Last season was a roller coaster for Marquis Teague.
There were opportunities to play where he displayed flashes of being a pesky defender as well as the speed to collapse a defense and find the open man. But far too many times he was hesitant, tentative while trying to avoid turnover or disappointing his teammates.
“It was a learning experience,” said Teague on his rookie season where he averaged 2.1 points in 8.2 minutes in 48 games played. Teague stayed in Chicago over the summer, working with the coaching staff on his jumper as well as other aspects of his game. The results of the work showed in Summer League play as he looked more comfortable in his decision-making in attacking and distributing to as the Bulls second leading scorer (18.3) and fifth in Vegas in assists (4.8).
The 3.5 turnovers per game was more of a result of no chemistry with his teammates than his own mistakes and so far that play has continued during the first two days of training camp.
“He’s practiced a lot better already,” coach Tom Thibodeau said. “This summer he put a lot of work in. I think it showed in the Summer League, and then he came back and continued to work. He worked all fall. I’m pleased thus far with his progress, he has to stay ready and keep improving.’’
Teague finds himself in a similar position that Jimmy Butler faced in his second year, coming into his second year after having played inconsistent minutes his first. With Kirk Hinrich being able to play both guard spots, it’s not hard to see Teague splitting some time backing up Derrick Rose this season. Playing time will still come based on his performance, but he’s finally fully comfortable.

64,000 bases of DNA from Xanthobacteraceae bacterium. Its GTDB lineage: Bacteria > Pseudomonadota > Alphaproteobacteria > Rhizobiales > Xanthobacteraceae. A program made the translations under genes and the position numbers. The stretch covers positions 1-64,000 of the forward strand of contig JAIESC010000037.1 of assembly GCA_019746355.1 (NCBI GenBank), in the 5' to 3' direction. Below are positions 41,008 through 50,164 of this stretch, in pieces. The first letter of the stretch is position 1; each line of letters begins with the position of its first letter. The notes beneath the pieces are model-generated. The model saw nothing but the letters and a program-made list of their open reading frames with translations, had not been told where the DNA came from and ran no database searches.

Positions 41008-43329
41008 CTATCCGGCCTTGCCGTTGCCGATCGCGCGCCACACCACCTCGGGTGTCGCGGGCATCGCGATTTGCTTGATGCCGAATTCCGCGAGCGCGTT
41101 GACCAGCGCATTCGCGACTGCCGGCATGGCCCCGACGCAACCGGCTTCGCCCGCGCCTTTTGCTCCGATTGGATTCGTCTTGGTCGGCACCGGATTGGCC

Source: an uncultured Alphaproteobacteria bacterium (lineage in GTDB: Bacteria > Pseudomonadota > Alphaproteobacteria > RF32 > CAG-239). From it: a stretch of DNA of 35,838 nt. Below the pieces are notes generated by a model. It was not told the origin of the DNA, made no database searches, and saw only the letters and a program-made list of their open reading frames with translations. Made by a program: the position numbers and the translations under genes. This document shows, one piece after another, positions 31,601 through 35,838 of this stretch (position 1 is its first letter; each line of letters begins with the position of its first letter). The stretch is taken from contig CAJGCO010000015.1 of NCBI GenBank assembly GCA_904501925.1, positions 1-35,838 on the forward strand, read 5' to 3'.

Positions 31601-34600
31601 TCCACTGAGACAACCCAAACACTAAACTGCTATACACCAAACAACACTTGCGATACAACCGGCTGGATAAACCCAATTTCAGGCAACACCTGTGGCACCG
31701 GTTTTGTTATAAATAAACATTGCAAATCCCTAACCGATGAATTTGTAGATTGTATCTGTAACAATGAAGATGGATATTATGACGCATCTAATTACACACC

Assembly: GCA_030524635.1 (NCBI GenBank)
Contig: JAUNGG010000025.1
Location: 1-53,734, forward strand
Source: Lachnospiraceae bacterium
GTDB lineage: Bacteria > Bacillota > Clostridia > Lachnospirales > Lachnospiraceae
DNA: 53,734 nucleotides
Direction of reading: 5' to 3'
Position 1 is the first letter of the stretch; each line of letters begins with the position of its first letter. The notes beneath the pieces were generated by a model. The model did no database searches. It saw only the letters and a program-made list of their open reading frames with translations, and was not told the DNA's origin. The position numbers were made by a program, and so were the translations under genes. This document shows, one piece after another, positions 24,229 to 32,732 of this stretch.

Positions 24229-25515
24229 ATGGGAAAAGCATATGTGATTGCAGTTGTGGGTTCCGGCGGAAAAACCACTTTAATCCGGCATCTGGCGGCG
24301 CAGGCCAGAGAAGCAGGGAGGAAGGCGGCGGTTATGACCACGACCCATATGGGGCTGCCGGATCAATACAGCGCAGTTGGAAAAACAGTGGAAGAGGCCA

“I know what to expect now. I’m not a deer in headlights,” Teague said. “I know what I’m going after and I know how to work to get to where I need to go. You don’t want anything handed to you. Everything you get, you’ve got to work for, especially playing for somebody like Thibs. You want to work for everything you get. That just pushes me to work even harder every day.”
“I’m confident in my abilities, so I’m always going to have my confidence, no matter if I’m playing a lot or not playing – you have to keep your confidence. If you’re scared out there, you’re not going to be successful out there at all. If you’re not confident in yourself, how’s your coach going to be confident in you?”